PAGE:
The Art Of Maria Kozic
published in Free Life WIth Franchise,
Mambo Publications, Sydney, 1998
chicks and sensitive guys. Neither fit in. They're the side
characters in teen movies, the niche market of the now,
the fodder for any talk about being individual. Many end
up making art. Cliches, perhaps. Icons for sure. But still
there's something there. Some slight sense of difference
which makes them have their mid-life crisis way early.
guys - the chicks dig them bad. Soft little toys with big
lips and foppish hair. They sing like girls. Or like David
Bowie. Pop music would be nowhere without sensitive guys.
It doesn't matter whether what they do is good or bad. The
chicks dig them bad. They want to save them, succour them
like little children. They watch them onstage from a distance.
Up there, spot-lit, they look like flickering swap cards
of collectable dolls.
it. Screwed-up chicks - the guys dig them bad. Jagged little
pills with edgy eyes and messed up hair. They don't sing
like boys: they sing like banshees. That scream outside:
is someone watching PROM NIGHT or is some girl laughing
her head off? Perhaps it's a grrrl band rehearsing. The
guys dig them bad, then start to go sensitive when the screwed-up
chick screws them up. That's the way it goes.
chicks and sensitive guys are normal boys and girls turned
inside out, their interiors exposed, fiercely oxidising.
When guys do this, they start to become chicks. But when
chicks do this, they start to become monsters.
not because they want to.
Kozic was turned inside out a number of times over by the
time she started exhibiting her art in galleries. In the
early 80s, art dudes figured she was a postmodernist with
her fake fur goats, a wall of flowers printed onto free
card samples from a paper supplier, sculptural portraits
of her favourite TV horse stars, giant fuzzy dice. In the
early 90s, art dudes still figured she was a postmodernist.
as if she cared where art was going. Like as if she ate
dinner with people who read books. Maria Kozic does heavy
shit. She has fought with mothers over the last WWF dolls
at a K-Mart sale. ("I was determined to get George 'The
Animal' Steele.") She collects tiny shards of coloured plastic
left in the street car accidents ("They shine like rubies.")
She has what might be the world's most extensive collection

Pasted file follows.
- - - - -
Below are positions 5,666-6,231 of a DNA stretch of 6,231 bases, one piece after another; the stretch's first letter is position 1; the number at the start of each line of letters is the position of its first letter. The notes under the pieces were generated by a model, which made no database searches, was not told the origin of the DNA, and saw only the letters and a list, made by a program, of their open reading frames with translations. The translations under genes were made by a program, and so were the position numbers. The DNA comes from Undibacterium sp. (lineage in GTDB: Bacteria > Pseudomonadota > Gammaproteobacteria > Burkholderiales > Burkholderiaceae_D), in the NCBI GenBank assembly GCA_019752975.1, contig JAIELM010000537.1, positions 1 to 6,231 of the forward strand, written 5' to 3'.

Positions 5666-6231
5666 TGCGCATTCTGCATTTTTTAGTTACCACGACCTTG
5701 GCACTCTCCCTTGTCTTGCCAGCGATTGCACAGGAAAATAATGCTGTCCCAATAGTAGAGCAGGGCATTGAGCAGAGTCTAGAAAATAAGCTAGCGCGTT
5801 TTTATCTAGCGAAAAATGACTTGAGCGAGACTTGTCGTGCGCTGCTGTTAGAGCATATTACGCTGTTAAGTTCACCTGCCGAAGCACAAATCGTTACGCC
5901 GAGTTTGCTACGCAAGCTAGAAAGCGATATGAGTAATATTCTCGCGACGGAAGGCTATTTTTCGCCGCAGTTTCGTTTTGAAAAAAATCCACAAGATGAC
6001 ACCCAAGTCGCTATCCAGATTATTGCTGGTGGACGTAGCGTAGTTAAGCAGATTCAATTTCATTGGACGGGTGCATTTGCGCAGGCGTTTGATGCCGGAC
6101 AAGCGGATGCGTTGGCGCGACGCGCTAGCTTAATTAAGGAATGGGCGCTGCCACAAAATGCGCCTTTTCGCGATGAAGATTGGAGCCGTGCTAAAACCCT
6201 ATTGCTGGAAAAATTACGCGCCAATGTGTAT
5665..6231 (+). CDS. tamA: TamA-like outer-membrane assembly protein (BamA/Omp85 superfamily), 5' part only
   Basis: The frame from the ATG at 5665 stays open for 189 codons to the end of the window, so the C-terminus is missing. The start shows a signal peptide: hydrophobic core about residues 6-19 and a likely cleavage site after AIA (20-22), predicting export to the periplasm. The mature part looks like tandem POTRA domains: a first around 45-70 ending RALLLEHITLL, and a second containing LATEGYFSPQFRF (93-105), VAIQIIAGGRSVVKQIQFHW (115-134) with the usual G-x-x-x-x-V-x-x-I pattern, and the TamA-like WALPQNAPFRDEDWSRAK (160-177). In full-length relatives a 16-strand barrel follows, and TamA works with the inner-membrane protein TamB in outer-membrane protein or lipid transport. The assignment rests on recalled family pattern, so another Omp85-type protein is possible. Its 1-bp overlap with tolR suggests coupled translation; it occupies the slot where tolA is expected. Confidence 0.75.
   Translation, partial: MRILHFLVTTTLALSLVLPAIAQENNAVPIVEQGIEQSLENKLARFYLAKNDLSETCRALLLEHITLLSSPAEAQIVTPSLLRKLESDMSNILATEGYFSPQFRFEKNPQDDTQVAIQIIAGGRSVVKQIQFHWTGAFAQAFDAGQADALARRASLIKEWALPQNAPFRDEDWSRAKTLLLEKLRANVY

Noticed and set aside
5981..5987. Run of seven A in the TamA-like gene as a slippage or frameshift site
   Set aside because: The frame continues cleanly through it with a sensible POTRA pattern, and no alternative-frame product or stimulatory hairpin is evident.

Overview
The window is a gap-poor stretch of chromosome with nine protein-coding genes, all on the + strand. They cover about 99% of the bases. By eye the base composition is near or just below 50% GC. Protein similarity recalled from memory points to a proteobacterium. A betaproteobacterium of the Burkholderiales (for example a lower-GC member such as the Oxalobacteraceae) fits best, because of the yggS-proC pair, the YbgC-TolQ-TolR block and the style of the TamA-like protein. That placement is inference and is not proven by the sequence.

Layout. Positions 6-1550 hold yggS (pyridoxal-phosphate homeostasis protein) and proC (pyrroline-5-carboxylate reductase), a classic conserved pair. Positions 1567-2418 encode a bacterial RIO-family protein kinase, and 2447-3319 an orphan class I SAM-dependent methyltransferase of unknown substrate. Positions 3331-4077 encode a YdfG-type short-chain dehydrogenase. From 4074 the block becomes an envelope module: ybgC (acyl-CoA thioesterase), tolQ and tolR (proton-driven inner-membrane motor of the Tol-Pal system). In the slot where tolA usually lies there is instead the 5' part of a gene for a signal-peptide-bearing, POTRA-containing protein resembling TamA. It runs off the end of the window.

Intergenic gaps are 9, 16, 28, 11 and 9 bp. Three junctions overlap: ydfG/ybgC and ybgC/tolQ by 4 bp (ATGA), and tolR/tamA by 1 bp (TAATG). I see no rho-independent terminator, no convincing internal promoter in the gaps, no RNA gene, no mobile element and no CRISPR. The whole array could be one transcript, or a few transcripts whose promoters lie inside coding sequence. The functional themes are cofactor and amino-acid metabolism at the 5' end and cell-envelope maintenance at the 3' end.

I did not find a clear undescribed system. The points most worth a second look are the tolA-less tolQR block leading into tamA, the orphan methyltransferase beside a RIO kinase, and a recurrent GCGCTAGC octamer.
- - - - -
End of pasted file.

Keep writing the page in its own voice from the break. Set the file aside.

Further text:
of gross-out dolls and victim toys. ("When you press this
button, pus comes out his nose.") She watches more horror
movies then me. ("I could watch the worms in SQUIRM daily.")
any truly screwed-up chick, the surface of her art is a
garish quilt covering some hairy, sweaty thing that itself
has already been turned inside out. What you see is not
what's there. Her stuff is bright, pop, plastic; she's dark,
pop, plastic. Maria Kozic is like the tenderness of Sandra
Bernhard's cynicism, the energy of SAILOR MOON's naivete,
the beauty of Madonna's aggressiveness, the sexiness of
MY LITTLE PONY's butt. No studies in Popular Culture will
help you out. No art-referencing of Maria Kozic's work will
make it sit still somewhere.
giant inflatable doll, two stories high, bright blue and
gooky. A room full of paintings of tits, sold by weight.
Huge portraits of lifeless dolls sealed in shiny plastic,
they're eyes more morbid than a Keane painting. Garish cartoon
reproductions of 70s macho guys, their brains and eyeballs
splattered. Small things covered in veins, quaking slightly
inside humidicribs. A gigantic billboard of her in bra &
fishnets holding a power drill in one hand and squashing
a G.I.JOE doll in the other. File under Maria Kozic.
chick screaming in her painting THE END. It's the final
frame from Doris Wishman's BAD GIRLS GO TO HELL. Likewise,
Maria Kozic is frozen in the heady beauty of her own hell.
It's a real scream. Screwed-up and turned inside out, she
is the monster of her past - an innocent born of stupid,
violent parents, themselves cast in their own suburban horror
movie. Yet her art is neither confessional nor therapeutic.
No cheap humanism served to go here. Her work doesn't scream
out its pathos - it holds its mouth silently open for you
to feel its breath. Is it kitsch, camp, tack, trash, retro,
ironic? Please. It's more real then you could imagine. It
is the skin of everything that is dark, pop, plastic.